12 Building a print circulations audit system

12.5. The architecture of an audit system

An audit system must be designed to collect, process, arrange, verify, and publish circulation data.

Audits can be carried out either on a real-time basis, or post-facto (after the facts). The former approach is used by the majority of existing ABCs. The reason is simple; it is extremely costly to make real-time audits. A full real-time audit means placing an individual next to each and every newsstand and mailbox to personally observe each financial transaction at the moment of its occurrence – a quite impossible task.

On the other hand, since publishers have to administer their operations in a legal manner, an auditor will be able to find (post-facto) enough information and documents that can stand the test of an audit. Some ABCs combine post-facto audits with real-time audits.

There is an important fact to note here: a full audit can be carried out only if the last issue of the audited period has been fully processed. This means not only that the physical distribution processes should be over, but also that the full reporting, settlement, invoicing, payments and accounting must be closed as well. If you consider the time that passes to administer these steps, then audits are carried out several months after the audit period ends. Many ABCs apply a combination of real-time (process) and post-facto verification.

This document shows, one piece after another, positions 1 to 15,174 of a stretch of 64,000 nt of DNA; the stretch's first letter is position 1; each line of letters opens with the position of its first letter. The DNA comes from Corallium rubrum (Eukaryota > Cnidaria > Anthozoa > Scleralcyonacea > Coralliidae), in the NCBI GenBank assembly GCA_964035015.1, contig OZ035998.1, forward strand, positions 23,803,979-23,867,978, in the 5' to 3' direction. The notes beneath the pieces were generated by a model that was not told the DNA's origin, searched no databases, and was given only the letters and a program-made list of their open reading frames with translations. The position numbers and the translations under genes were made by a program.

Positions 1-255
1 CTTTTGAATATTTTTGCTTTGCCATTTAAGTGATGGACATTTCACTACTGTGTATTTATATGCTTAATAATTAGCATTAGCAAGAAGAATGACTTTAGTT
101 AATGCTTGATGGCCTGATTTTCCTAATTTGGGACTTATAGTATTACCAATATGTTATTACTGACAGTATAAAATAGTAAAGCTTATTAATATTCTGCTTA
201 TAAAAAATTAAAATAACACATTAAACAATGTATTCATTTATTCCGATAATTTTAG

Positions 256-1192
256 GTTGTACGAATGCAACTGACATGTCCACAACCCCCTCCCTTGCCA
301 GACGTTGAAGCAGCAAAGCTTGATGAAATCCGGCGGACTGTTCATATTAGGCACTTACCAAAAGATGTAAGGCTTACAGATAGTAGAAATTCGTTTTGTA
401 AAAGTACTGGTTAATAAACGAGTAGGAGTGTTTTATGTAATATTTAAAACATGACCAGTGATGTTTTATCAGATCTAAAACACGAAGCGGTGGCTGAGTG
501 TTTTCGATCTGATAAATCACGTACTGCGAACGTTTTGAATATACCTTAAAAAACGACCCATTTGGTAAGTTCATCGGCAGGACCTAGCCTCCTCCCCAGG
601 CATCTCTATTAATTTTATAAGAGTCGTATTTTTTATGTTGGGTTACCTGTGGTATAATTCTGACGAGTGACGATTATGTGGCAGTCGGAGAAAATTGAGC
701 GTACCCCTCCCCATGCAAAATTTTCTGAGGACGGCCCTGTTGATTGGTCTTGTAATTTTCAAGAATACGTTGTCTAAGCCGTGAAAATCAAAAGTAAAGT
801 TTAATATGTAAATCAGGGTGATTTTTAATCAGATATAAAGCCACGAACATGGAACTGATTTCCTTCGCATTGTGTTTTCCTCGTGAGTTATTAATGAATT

An audit system must be able to provide data regardless of the variety and types of titles – frequency of issue, paid or non-paid distribution, distribution systems publishers are operating, the way the publisher is administering its documents and information, area of distribution, etc. At the end of the process, an ABC should publish audit certificates that contain standardized, and comparable data.

The elements of an audit system encompass:

• The audit certificate.
• Definitions.
• Classification (claiming) rules.
• Records and documents to be held, presented, and archived by publishers for audit purposes.
• Audit procedures.
• Audit programs.
• Auditors.
• Data reporting, gathering, processing, storage and publishing.
• Rules of publicity.
• Rules for complaints and penalties.
• Administration.
• Control.
• Education and training.

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